To ensure that you're giving your magnesium supplement the best chance of working for you, experts offer up these tips for optimal absorption and utilization in the body:
- For larger doses of magnesium, Wohlgemuth says it's often best to take a magnesium supplement on an empty stomach as can compete with other minerals like calcium for absorption. But this varies by supplement, so always double-check the directions on yours. "For multivitamin doses of macrominerals, this is not an issue, but for higher, targeted doses of calcium and magnesium supplements on their own, they should ideally be spaced apart in your day," Ferira adds.
- Other supplements that are high in folate, iron, or fiber should be separated from stand-alone or magnesium complex supplements by at least two hours, suggests Frimpong, as they can also interfere with absorption.
- Although excess magnesium is excreted by our kidneys with great efficiency, for a wide safety margin10, adults should not regularly consume more than 350 milligrams11 of supplemental magnesium daily unless otherwise advised by a doctor.
Magnesium supplements vary in their absorption profile but tend to be utilized by the body pretty quickly, so taking them daily is smart—especially if you're addressing a deficiency.* There is no one best time to take a daily magnesium supplement (and in most cases, whenever you remember works!). However, some forms of magnesium are energizing and well suited for the morning while others are better for the evening since they promote sleep and relaxation.*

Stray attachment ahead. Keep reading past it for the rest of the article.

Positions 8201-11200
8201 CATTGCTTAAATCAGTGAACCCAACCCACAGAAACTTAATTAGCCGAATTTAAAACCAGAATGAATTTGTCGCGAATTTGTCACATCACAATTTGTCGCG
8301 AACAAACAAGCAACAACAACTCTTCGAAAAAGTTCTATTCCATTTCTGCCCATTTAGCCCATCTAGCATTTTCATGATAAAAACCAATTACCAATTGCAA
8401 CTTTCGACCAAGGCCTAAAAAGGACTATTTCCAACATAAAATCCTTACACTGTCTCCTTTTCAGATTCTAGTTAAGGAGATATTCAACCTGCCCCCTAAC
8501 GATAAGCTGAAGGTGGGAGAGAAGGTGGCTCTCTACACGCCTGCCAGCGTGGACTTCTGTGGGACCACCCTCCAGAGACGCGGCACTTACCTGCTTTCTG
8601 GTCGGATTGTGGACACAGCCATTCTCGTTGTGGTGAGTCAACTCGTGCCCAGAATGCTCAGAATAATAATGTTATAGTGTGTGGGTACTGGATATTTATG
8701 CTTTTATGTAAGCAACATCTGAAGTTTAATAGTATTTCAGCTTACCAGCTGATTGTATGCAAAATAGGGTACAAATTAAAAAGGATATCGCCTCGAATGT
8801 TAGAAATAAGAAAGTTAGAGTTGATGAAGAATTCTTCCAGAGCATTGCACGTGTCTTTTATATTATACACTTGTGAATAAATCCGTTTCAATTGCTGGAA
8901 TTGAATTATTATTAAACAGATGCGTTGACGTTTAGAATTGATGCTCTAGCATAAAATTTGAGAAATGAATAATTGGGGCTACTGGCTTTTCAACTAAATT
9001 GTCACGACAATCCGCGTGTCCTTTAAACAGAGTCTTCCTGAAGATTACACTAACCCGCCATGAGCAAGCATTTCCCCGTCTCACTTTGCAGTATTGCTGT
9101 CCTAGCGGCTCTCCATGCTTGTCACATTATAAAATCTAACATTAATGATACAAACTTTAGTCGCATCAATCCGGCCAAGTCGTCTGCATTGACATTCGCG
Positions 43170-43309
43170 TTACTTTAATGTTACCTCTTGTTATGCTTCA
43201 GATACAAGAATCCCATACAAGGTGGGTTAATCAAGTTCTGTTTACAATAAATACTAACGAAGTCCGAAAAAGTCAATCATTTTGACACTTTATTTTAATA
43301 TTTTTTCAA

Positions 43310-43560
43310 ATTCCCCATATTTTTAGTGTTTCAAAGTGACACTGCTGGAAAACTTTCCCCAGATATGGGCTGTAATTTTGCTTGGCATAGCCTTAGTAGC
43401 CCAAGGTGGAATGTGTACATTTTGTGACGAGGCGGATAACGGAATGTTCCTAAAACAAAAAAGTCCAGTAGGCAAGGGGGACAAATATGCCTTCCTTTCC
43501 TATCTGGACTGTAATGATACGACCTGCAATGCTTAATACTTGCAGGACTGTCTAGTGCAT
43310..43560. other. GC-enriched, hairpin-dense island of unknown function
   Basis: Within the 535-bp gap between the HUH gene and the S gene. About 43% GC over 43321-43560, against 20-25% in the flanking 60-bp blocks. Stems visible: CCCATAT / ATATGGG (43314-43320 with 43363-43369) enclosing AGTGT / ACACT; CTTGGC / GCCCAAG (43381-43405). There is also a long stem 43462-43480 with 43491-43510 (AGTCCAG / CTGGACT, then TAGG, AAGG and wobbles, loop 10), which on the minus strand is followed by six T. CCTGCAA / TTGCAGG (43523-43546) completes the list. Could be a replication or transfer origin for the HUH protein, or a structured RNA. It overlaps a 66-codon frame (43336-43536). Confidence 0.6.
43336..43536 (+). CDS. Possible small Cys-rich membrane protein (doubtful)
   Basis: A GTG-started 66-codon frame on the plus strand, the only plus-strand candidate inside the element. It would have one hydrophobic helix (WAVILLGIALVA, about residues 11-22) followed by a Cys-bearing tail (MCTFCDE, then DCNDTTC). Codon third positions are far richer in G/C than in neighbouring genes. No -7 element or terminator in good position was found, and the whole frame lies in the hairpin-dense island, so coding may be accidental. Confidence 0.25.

Emma Loewe is the Sustainability and Health Director at mindbodygreen and the author of Return to Nature: The New Science of How Natural Landscapes Restore Us. She is also the co-author of The Spirit Almanac: A Modern Guide To Ancient Self Care, which she wrote alongside Lindsay Kellner.
Emma received her B.A. in Environmental Science & Policy with a specialty in environmental communications from Duke University. In addition to penning over 1,000 mbg articles on topics from the water crisis in California to the rise of urban beekeeping, her work has appeared on Grist, Bloomberg News, Bustle, and Forbes. She's spoken about the intersection of self-care and sustainability on podcasts and live events alongside environmental thought leaders like Marci Zaroff, Gay Browne, and Summer Rayne Oakes.